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NPR News Chief Michael Oreskes Resigns Amid Sex Harassment Accusations

Michael Oreskes has resigned as chief of NPR's newsroom following accusations of sexual harassment that dated back to the 1990s.

Michael Oreskes has resigned as chief of NPR’s newsroom following accusations of sexual harassment that dated back to the 1990s.

Oreskes said in a statement Wednesday that he was deeply sorry to the people he hurt. He said: “my behavior was wrong and inexcusable, and I accept full responsibility.”

He said he told Jarl Mohn, president and CEO of NPR, on Wednesday morning that he would step down. Earlier, Oreskes had been placed on leave and Mohn appointed Chris Turpin as the temporary news chief.

Two women had accused Oreskes of suddenly kissing them when they were discussing job prospects with him in the 1990s, when he was Washington bureau chief of The New York Times.

NPR reported Tuesday that Oreskes was formally rebuked following a separate incident two years ago where a female producer complained she was made to feel uncomfortable after a dinner in which Oreskes talked about sex and inquired about her personal life. The woman, Rebecca Hersher, said on the NPR report that “it undercut my confidence.”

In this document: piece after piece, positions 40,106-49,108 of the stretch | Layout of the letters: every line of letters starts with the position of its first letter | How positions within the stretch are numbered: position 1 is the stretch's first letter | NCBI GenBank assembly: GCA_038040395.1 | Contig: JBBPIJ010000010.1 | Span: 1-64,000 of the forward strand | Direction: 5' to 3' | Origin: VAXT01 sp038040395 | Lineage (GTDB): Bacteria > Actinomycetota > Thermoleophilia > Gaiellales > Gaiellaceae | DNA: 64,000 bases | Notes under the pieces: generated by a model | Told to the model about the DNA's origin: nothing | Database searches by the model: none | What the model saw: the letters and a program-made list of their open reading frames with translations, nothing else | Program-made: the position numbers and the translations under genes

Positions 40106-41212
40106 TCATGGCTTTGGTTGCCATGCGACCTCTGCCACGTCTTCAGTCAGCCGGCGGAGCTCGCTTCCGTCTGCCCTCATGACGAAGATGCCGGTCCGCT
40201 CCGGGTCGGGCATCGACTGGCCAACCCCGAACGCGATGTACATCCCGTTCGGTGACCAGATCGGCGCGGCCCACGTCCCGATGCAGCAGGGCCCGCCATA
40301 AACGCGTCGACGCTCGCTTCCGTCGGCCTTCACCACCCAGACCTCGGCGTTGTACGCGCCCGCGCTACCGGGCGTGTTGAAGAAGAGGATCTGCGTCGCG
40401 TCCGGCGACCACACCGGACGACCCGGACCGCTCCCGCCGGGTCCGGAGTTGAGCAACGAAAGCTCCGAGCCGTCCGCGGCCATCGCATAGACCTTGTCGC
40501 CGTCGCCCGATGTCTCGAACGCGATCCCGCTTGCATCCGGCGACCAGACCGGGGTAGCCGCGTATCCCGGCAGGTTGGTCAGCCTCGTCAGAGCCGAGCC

NPR said in a statement on Tuesday: “We take these kinds of allegations very seriously. If a concern is raised, we review the matter promptly and take appropriate steps as warranted to assure a safe, comfortable and productive work environment. As a matter of policy, we do not comment about personnel matters.”

The women told the Post that they had met with Oreskes to talk about job prospects, while he ran the Times’ Washington bureau, when he unexpectedly kissed them and stuck his tongue in their mouths.

Former Times editor Jill Abramson, Oreskes’ Washington deputy at the time of the alleged incidents, confirmed to the AP that Oreskes paid extraordinary attention to a woman who worked as a news aide at the Times. Abramson told the Post she wished she had either told Oreskes to change his behavior or brought concerns to human resources. Abramson, now a senior lecturer at Harvard University, confirmed what she told the Post but had no further comment when reached by the AP.


A spokeswoman for The Times, Danielle Rhoades Ha, said the news organization takes all allegations of sexual harassment seriously and is looking into the case. Oreskes was also at different times a political correspondent, metro editor and deputy managing editor at The Times, as well as executive editor of the Times-owned International Herald Tribune in Paris.